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TOWANDA PEETE-SMITH: From wife to widow to sounding a health alarm

Talk to Towanda Peete-Smith for just a little while and you likely will pick up on her sincere sense that God works things out for you.

Her allegiance to that belief got tested on the morning of Oct. 22, 2017 when her husband, Bernal E. Smith II, passed away from cardiovascular disease and hypertension.

With three children and the youngest 13 at the time, Peete-Smith went from wife to widow in a flash. Relying on her faith and support system, she charted a way forward for her family without Smith, the late publisher of The New Tri-State Defender.

Sometimes, she still wonders.

“If I had gone in there 30 minutes earlier, could I have done something differently? … The bottom line is God had a plan for him and his life. He fulfilled that plan and ….now, what we are trying to do is educate people.’”

The “we” references Maleka Williams McCray, a sorority (Alpha Kappa Alpha) sister that she has teamed with, along with Dr. Derrick D. Payne and Men of Memphis United and the 100 Black Men of Memphis. On the campus of Rhodes College on Oct. 13, the collaborators will host the Bernal E. Smith, II & Michael Mason Heart Healthy Men’s Symposium.

Excited to get a call from Williams McCray, Peete-Smith already was working on a Bernal E. Smith II commemoration weekend. The health symposium will mesh with a block party set along the recently designated Bernal E. Smith Way, which is the street north of FedExForum near the office of The New Tri-State Defender.

The commemorative weekend will come one week before the first-year anniversary of Smith’s death. It will feature the awarding of college scholarships to local seniors. Funds were raised by 100 Black Men, where Smith once served as president.

“He (Smith) would have been very disappointed had I not just stepped to receive the awards on his behalf but to make sure that this didn’t happen to somebody else.”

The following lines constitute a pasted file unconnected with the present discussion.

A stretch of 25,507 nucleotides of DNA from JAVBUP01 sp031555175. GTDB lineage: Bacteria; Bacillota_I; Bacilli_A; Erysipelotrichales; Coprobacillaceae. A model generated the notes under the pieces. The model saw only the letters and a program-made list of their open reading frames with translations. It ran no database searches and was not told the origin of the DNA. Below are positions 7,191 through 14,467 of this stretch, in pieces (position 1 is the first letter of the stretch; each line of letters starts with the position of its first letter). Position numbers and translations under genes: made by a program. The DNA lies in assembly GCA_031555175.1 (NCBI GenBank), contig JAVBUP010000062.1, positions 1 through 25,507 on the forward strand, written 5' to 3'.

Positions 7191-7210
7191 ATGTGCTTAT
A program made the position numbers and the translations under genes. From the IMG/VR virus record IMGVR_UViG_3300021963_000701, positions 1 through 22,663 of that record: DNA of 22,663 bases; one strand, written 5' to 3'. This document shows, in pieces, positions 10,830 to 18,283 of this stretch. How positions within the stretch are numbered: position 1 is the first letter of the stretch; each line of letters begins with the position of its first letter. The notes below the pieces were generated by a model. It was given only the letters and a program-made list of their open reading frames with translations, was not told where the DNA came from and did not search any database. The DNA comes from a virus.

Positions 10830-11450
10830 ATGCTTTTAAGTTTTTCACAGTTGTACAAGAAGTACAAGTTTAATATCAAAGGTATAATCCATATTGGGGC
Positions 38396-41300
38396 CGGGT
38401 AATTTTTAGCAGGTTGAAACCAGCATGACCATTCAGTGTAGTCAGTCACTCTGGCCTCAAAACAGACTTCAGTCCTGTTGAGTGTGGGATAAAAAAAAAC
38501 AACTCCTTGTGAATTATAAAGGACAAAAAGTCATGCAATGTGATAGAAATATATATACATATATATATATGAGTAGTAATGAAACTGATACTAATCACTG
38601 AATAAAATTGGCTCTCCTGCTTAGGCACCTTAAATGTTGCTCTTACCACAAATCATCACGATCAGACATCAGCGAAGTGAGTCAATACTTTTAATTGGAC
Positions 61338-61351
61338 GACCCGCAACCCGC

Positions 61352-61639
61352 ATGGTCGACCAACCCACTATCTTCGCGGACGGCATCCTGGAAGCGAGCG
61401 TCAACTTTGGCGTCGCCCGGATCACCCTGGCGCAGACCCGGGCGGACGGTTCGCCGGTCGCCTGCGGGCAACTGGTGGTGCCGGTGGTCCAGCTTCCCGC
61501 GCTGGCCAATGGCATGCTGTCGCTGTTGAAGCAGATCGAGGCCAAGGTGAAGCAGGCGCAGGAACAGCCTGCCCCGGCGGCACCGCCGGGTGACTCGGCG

Since Smith passed, she has become painfully familiar with the observation that many men “don’t take care of themselves. They are secondary or they’ll take care of everything else more so than taking care of themselves.”

Mr. Smith, with his wife, Towanda, their children, Brianna, Braylon and Bryndon at TSD Legends & Leaders 2017.
(Photo: Tyrone P. Easley)

Upon reflection, Peete-Smith now sees signs associated with the health tragedy that took her husband’s life – the bottle of low-dose aspirin that he kept nearby and his habit of lifting and rotating an arm trying to get pain relief. In November 2016, his daughter, Brianna, rushed him to the emergency room as he complained about chest pain.

“Bernal had never been one to like doctors,” Peete-Smith said. “As educated as he was, Bernal was endlessly optimistic about everything, including his life.”

Smith was careful about what he ate and would even admonish her about going to heavy on colas, she said.

“It was just that Bernal had hypertension,” she said, disclosing that she does also. She routinely takes medication; he did not.

“He told me that he did not like the way it made him feel. I told him, ‘You’ve got to keep taking it until you get the right one.’ … It’s a silent killer. You can be up today doing what you regularly do and then you can just fall out and you’re gone.”

The October health symposium is for “everybody and anybody,” she said. “The focus is primarily for African-America men but it (October) is also breast cancer awareness month. Last year, I was at an event where Bernal was the MC for Tiara’s Teardrops. At the event they featured Bret Miller founder of the Male Breast Cancer Coalition, who had male breast cancer.”

And then there is the need to proactively address the issue of stress, Peete-Smith said.

“Bernal internalized his stress,” she said. “You’ve got to release some things…”

Peete-Smith said it is imperative to take control of one’s health, including visits to the doctor.

“People like to use excuses about ‘I don’t have the money’ or I don’t have this or that. There is no reason why you could not have gone to the doctor,” she said, noting that there are free and/or low-cost options.

With candor, she said, “Everybody might not have the means but Mike and Bernal did. …

“Sometimes tomorrow don’t come for people. So it’s important to take the time today to take care of yourself. Give the give of life.”

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